Advent is upon us! Even though the days are getting shorter, the atmosphere is becoming more festive in Jerusalem as both Jews and Christians get ready to celebrate their respective festival of lights. This year, Hanukkah and Christmas coincide, with the celebration of the birth of Christ falling right in the middle of the week of the Jewish holiday.
Soon Jews will be lighting their hanukkiah while recalling God’s Providence and faithfulness (then as now!) at a time of great need in the history of the Jewish nation. At the same time, Christians will commemorate and celebrate the moment when “the true Light which gives light to every man” came into the world (John 1:9).
If Advent is a non-event in Jewish Western Jerusalem, it is unmistakable in the Old City, where shops of Christmas decorations and artifacts have opened and are already in full swing. Every day, coming out of my home in the Christian Quarter, I am “greeted” by several life-sized Santa Clauses, including a large inflatable one standing alongside another one playing Christmas carols on the saxophone.
Beyond the inevitable Christmas commercialism, the Christian communities are also in full gear in preparing the various Christmas events and celebrations.
As always, the world’s focus of attention will be on Bethlehem. On Christmas Eve, at 2:30 pm, the Latin Patriarch of Jerusalem, His Beatitude Fouad Twal, will arrive at Manger Square and make his solemn entry into the Basilica of the Nativity. There will be effervescence and excitement throughout the afternoon and evening in anticipation of the festive Midnight Mass that will take place in St. Catherine’s Church (the Catholic part of the Basilica).
At the same time, low Masses in various languages will take place throughout the night in the tiny Manger Grotto, believed to be the actual spot where Jesus was born.
Pilgrims are advised that access to these events will not be easy: tickets are required and there will be tight security (Midnight Mass is usually attended by top Palestinian dignitaries and politicians).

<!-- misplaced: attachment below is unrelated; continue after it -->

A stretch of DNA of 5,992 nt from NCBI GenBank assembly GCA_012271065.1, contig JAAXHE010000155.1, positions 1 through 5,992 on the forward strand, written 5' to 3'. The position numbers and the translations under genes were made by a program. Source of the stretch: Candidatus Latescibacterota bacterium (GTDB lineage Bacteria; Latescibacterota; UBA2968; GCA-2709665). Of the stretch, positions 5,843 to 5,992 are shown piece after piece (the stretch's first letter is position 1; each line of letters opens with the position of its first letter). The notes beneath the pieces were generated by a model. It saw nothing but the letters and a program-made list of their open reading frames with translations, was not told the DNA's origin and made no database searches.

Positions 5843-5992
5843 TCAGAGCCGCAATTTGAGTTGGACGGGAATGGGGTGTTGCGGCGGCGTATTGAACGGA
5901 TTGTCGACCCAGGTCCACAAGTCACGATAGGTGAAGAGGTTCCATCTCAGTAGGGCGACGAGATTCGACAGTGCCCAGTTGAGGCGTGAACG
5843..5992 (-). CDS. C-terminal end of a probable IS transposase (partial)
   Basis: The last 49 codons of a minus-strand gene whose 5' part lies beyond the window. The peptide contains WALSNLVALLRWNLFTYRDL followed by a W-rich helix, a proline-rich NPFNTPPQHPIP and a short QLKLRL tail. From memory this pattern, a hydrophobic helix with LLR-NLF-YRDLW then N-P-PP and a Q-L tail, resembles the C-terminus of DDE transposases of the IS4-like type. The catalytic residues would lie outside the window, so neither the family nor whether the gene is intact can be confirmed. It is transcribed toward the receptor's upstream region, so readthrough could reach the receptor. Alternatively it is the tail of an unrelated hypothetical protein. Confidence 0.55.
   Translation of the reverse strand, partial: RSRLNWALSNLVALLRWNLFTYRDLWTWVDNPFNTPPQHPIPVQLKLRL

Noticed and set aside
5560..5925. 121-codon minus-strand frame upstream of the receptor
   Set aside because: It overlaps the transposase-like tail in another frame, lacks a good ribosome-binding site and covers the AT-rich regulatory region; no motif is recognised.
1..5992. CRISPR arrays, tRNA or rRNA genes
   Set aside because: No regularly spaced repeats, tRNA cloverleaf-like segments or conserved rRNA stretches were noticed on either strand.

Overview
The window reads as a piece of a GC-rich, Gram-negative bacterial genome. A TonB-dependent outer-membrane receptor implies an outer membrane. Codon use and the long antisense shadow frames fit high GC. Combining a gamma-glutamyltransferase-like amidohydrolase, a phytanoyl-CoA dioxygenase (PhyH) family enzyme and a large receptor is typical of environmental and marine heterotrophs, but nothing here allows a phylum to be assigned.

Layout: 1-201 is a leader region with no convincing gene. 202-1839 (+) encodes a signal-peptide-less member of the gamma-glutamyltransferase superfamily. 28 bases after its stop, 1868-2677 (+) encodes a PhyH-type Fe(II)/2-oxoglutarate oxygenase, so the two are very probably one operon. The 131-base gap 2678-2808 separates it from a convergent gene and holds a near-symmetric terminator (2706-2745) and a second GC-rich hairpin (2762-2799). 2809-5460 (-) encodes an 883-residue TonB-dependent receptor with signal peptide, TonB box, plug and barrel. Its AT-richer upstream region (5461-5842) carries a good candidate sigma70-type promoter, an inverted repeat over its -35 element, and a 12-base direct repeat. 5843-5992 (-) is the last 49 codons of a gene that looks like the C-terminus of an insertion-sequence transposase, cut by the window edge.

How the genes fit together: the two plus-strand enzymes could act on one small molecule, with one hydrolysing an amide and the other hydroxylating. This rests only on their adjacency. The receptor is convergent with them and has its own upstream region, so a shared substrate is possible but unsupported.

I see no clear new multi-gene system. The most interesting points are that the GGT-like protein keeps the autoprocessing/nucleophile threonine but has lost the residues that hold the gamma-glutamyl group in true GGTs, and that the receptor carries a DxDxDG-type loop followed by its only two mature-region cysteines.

For those looking for a more accessible, somewhat calmer and more charming alternative to the frenzy in Bethlehem, celebrating the night of Christmas at Shepherd’s Field in nearby Beit Sahour is highly recommended. This site is believed to be the place where, according to the Gospel of Luke (2:8-15), the angel appeared to the shepherds and announced to them the birth of the Savior in the City of David.
Holy Masses will be celebrated there in all languages throughout the night, in the various grottoes and chapels lying under the same open sky from which the angel appeared to the shepherds more than 2,000 years ago.
Those staying in Jerusalem will also have plenty of options as to where to go – though for many their choice will be determined by the language they speak.
For English speakers, the Notre Dame Center, located just outside of the Old City’s New Gate, is a popular destination. As is the tradition, Midnight Mass will be preceded by a half hour of Christmas carols (beginning at 11:30), sung by various groups and choirs from their community. The event will take place in their conference auditorium because the regular chapel is not large enough to accommodate all the pilgrims, local Christians, and many Israeli visitors who will also want to share in a taste of the Christmas celebrations.
Another popular destination is the Dormition Abbey, rising majestically on Mount Zion on the southwestern corner of the Old City. The fact that the Midnight Mass there is always packed with curious Israelis is particularly remarkable considering the fact that the liturgy is almost entirely celebrated in German. The Benedictine Monks have gotten so used to their faithful Israeli visitors that they now integrate into the evening a good number of explanations in Hebrew for them.
On the northern side of the Old City, near Damascus Gate, St. Stephen’s Basilica (on the premises of the École Biblique) is the rallying point for the French Speakers. Here, Christmas Eve Mass is anticipated at 9:30 pm, celebrated with great dignity and beauty by the French Dominicans.
On the Protestant side, at Christ Church, near Jaffa Gate, visitors can look forward to warm hospitality beginning already at 6 pm in the courtyard with coffee, refreshments and biscuits, along with some carol singing and time for fellowship and discussion. This will last until the Christmas service at 10:30 in the church, expected to last until well after midnight.
These options are only a small sample of the many celebrations that will take place on Christmas Eve in Bethlehem and Jerusalem (click here for the full schedule of events). With Masses, services and celebrations occurring at all times throughout the evening and night, those armed with enough strength and courage to face the crowds might want to try some “Christmas Service hopping,” going from place to place to experience as many facets as possible of Christmas in the Holy Land.
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Ariel Ben Ami was born in Canada and is currently a doctoral student at the Hebrew University of Jerusalem. He is fascinated by the Jewish roots of Christianity and enjoys writing about biblical and theological topics. He is the founder and director of Catholics for Israel, a lay apostolate dedicated to building bridges and fostering reconciliation between Israel and the Church.